Spanish Affairs – December 2022

By: Sebastian Mariz, Managing Director of Influence Spain


Stuck in the middle of an intense institutional crisis over the renewal of the country’s Council of Judges, the Prime Minister faces a new year wrought with economic uncertainty, at least in its first quarter. 

The Bank of Spain has issued its last economic report of the year, and warns that the first three to four months of the year will register zero growth, high inflationary pressures, higher financing costs and low consumer and business confidence. Despite the marked reduction in energy costs registered in the last quarter of 2022, the Bank of Spain expects inflationary pressures to remain high in the first quarter of the year, for food and other consumer goods, and  employee salaries.

Nevertheless, the central bank does not expect the country to enter into recessionary figures, and expects the economy to rebound as of the 2nd quarter and to end the year with a timid growth of 1.3%, after closing 2022 at 4.6%.  This growth in the 2nd quarter of the year is expected to be fueled through stabilization of prices and growing consumer demand thanks to an end to the energy shock provoked by the war in the Ukraine, and of the supply shock provoked by the pandemic.  The Bank of Spain also expects growth to be fueled from a greater, and faster, roll-out of the 160 billion euros in EU recovery and resilience funds.

Unemployment and new employment affiliation data for the last quarter of the year have been published by the National Employment Office. Unemployment numbers have dropped to their lowest levels in 15 years, and currently stand at 2.837.635, with over 20.3 million workers affiliated to the social security system.  The services sector, followed by agriculture and construction sectors are the three sectors registering the largest decrease in unemployment figures. These figures are somewhat clouded however, by the noticeable decrease in the number of affiliations to the social security system, registering the lowest levels in 10 years.  This decrease is attributed to the economic slowdown registered since war broke out in Ukraine, and is expected to hit rock bottom in the first quarter of the New Year.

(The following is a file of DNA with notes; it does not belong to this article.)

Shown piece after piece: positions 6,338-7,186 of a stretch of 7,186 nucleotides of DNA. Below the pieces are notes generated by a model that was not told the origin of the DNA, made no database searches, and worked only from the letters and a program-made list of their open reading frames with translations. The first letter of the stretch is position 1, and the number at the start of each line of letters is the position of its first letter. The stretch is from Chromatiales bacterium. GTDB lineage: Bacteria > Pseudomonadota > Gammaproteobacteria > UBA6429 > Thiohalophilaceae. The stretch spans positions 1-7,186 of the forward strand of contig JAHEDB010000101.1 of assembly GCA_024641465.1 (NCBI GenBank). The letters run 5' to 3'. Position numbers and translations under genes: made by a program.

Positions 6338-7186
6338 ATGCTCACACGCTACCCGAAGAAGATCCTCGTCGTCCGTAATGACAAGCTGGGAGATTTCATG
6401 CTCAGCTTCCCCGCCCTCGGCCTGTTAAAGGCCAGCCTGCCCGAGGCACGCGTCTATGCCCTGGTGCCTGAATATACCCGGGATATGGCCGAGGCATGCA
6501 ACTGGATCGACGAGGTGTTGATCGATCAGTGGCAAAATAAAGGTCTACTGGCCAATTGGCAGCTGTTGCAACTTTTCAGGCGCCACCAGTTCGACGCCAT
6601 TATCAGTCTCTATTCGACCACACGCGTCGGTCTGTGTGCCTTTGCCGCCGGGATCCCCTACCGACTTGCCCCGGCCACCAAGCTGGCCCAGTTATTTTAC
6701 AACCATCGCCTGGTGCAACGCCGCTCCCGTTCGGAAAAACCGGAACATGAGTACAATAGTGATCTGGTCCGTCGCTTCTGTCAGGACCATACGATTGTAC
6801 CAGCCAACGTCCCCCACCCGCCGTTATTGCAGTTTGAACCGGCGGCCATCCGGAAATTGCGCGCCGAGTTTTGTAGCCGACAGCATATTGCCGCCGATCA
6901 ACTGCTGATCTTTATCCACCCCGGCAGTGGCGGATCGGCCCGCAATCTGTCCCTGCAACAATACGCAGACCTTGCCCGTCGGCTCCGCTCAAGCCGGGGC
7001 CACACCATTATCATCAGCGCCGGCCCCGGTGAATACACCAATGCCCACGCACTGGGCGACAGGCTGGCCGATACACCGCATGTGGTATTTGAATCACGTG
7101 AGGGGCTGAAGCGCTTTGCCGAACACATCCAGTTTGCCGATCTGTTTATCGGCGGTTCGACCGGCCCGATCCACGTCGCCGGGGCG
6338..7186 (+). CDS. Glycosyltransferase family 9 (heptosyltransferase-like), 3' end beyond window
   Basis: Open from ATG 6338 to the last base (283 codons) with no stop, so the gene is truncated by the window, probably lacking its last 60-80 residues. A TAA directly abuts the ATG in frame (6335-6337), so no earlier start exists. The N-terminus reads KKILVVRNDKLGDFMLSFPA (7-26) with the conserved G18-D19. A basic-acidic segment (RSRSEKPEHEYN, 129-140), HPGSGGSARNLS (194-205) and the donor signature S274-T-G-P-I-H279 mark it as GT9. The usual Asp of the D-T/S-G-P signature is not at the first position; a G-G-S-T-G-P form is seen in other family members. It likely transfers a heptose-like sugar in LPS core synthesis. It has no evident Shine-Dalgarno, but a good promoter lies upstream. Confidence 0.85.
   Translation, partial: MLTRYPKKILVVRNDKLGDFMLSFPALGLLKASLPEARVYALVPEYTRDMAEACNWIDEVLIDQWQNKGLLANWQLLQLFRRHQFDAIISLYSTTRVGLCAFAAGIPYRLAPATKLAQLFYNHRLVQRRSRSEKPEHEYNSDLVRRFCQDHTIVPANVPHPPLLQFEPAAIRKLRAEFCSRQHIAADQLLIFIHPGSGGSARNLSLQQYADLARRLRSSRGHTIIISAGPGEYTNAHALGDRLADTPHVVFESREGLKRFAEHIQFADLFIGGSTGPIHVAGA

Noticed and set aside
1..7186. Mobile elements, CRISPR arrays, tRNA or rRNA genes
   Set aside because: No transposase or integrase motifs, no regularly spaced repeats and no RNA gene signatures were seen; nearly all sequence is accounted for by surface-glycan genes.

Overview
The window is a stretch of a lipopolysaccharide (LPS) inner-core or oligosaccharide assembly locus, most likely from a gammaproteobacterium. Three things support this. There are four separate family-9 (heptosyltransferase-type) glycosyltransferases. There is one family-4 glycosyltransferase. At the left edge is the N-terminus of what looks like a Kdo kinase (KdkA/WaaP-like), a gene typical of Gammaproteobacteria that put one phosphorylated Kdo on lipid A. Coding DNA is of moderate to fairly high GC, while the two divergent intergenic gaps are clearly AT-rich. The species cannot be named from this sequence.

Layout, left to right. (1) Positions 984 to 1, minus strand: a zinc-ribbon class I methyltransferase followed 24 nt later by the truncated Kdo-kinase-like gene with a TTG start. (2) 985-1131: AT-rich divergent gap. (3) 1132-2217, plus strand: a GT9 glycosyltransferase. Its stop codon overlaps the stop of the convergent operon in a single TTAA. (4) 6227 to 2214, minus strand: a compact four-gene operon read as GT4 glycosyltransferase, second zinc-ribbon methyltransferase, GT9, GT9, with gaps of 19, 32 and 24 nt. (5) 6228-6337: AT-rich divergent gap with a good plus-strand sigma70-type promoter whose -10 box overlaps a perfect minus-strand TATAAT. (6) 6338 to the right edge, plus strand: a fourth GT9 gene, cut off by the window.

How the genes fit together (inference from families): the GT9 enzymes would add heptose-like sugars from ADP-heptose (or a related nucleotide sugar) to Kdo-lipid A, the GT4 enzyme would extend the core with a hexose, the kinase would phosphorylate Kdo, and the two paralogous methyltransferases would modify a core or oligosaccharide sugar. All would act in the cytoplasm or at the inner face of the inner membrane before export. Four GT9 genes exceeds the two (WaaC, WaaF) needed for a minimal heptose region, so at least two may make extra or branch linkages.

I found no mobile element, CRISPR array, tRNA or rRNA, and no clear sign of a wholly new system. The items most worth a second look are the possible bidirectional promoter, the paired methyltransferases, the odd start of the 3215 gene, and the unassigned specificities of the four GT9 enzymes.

Temporary relief measures

In order to help Spain’s more vulnerable citizens navigate these uncertain waters over the next six months, and avoid voter protest and discontent in the run up to the municipal and regional elections of May 2023, the PM has adopted a new third package of temporary relief measures affecting the price of food, public transport and rent.  

This third package, adopted in the last Council of Ministers of the year includes; temporarily eliminating VAT on basic foodstuffs, applying a reduced 5% VAT on oils and pastas, extending the 2% freeze on rental hikes for another six months, and paying 200 euros per family for food to over 4.2 million vulnerable households, also maintaining the reduced VAT and  temporary elimination of special energy taxes on gas and electricity prices. The 20 cent/liter on petrol prices will, however, no longer be in effect as of the 1st of January, although the Government is still considering applying it to certain consumers such as truckers and other transport sectors.

The extraordinary welfare package will cost the Government an additional 10 billion, over and above the 9.3 billion already spent at the beginning of the year to cover the initial package of welfare measures to help vulnerable households and consumers cope with the economic slowdown and high inflation.   Depending on the economic data published for the first and second quarter of the year, the Government is expected to shift its policy focus to business and economic growth in the second half of the year, focusing more on positive economic data and business development to generate a feeling of bonanza amongst voters prior to the general elections of the end of the year.    

New Recovery and Resilience Plan to fuel growth

A new amended Recovery and Resilience Plan was adopted by the Council of Ministers of the 20th of December and presented to the Parliament by the Minister of Finance on the 22nd of December. The new amended Plan includes Spain’s request for the remaining 94 billion euros assigned to Spain under the EU’s Next General Funds, 24 billion more than what was agreed on in 2020, including an additional 2.2 billion assigned under the EU’s new Repower EU fund. The Repower EU was adopted to help Member States deal with the energy crisis arising from the war in the Ukraine. The additional 22 billion were assigned to Spain due to downward pressures on the Spanish economy from the war in  Ukraine and the ensuing high inflation.